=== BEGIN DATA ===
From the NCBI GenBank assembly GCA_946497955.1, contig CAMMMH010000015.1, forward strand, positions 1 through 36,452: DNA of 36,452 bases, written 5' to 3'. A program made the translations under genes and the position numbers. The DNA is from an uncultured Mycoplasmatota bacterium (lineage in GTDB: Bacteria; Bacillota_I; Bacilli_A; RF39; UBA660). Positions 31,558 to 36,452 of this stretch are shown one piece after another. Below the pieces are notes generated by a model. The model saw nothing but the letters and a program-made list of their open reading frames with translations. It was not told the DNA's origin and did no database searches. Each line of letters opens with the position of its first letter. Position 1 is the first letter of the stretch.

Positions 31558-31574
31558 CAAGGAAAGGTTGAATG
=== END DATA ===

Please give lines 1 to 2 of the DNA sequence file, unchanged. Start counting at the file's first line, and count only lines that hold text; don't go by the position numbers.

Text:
From the NCBI GenBank assembly GCA_946497955.1, contig CAMMMH010000015.1, forward strand, positions 1 through 36,452: DNA of 36,452 bases, written 5' to 3'. A program made the translations under genes and the position numbers. The DNA is from an uncultured Mycoplasmatota bacterium (lineage in GTDB: Bacteria; Bacillota_I; Bacilli_A; RF39; UBA660). Positions 31,558 to 36,452 of this stretch are shown one piece after another. Below the pieces are notes generated by a model. The model saw nothing but the letters and a program-made list of their open reading frames with translations. It was not told the DNA's origin and did no database searches. Each line of letters opens with the position of its first letter. Position 1 is the first letter of the stretch.

Positions 31558-31574